Young women often don't notice weight gain?
Young women commonly fail to recognize recent weight gain of as many as 11 pounds – putting them at risk for cardiovascular disease and other obesity-related conditions, say a new study.health and fitness Updated: Jan 11, 2012 16:22 IST
Young women commonly fail to recognize recent weight gain of as many as 11 pounds putting them at risk for cardiovascular disease and other obesity-related conditions, say a new study.
Self-perception of weight gain also appears to be significantly influenced by race, ethnicity and contraceptive methods.
In the study, University of Texas Medical Branch (UTMB) researchers found that a significant number of women evaluated at six-month intervals did not recognize recent gains in weight.Overall, nearly one-third and one-quarter of women did not recognize gains of approximately 4.5 and 8.8 pounds during a six-month interval, respectively.
However, black women and DMPA users (depot medroxyprogesterone acetate, commonly known as the birth control shot) were more likely to recognize weight gain than their counterparts.
Researchers surveyed a sample of 466 women with an average age of 25. Approximately 37 percent of the subjects were Hispanic, 35 percent non-Hispanic white and 29 percent non-Hispanic black women.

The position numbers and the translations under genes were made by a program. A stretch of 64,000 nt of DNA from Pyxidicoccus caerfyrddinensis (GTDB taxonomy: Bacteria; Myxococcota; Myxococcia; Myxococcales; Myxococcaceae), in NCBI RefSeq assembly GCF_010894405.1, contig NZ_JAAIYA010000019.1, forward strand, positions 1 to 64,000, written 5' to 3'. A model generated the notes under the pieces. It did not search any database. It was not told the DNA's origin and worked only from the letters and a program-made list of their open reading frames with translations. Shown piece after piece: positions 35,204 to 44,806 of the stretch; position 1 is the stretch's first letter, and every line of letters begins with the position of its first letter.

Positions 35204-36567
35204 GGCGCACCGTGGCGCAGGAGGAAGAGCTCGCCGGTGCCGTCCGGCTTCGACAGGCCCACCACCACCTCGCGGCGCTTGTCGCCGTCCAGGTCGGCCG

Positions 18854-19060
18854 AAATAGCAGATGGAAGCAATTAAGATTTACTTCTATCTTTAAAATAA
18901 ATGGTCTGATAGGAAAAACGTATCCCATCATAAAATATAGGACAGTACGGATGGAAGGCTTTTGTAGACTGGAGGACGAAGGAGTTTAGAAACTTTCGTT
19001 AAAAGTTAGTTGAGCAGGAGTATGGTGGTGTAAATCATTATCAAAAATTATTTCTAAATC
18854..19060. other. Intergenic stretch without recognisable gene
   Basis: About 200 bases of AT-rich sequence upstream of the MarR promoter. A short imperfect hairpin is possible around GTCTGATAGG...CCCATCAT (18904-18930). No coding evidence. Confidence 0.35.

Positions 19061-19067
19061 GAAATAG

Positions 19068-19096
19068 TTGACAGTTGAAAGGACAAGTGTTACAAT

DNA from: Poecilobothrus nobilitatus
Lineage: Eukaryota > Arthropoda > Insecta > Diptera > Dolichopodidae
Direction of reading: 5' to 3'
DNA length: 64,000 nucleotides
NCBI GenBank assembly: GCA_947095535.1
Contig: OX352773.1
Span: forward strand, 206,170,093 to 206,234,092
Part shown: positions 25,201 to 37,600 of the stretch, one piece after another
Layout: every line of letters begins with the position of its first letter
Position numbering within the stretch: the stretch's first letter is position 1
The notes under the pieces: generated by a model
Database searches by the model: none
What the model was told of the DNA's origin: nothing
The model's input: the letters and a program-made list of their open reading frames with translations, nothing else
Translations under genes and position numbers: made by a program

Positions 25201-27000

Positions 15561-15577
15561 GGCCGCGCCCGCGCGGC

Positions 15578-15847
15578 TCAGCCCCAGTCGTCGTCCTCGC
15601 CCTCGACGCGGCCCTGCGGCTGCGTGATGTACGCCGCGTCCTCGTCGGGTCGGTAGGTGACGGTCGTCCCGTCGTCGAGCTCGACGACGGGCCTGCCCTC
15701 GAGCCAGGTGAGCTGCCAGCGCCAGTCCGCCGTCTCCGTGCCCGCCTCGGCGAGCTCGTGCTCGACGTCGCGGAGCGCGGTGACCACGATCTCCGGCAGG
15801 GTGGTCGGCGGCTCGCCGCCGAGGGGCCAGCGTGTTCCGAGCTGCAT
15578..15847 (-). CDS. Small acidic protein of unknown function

Roughly 39 percent of the women used DMPA, 36 percent used an oral contraceptive and 25 percent were non-hormonal contraceptive users.
“We were surprised to find that race and ethnicity are determinants of accurate recognition of weight gain, predictors that have never before been reported,” said lead author Dr. Mahbubur Rahman, M.B.B.S., Ph.D., M.P.H., Assistant Professor in the Department of Obstetrics and Gynecology.
The study found that DMPA users are likelier to recognize weight gain, and Rahman believes the finding may be attributed to the fact that DMPA has been widely reported to be associated with weight gain and that users may be engaging in more mindful and continuous weight monitoring.
He noted that further studies using detailed measures that include cultural, psychological and perceptual aspects of weight change in women are needed to explore this relationship.
The study was published online and in the March issue of the Journal of Women's Health.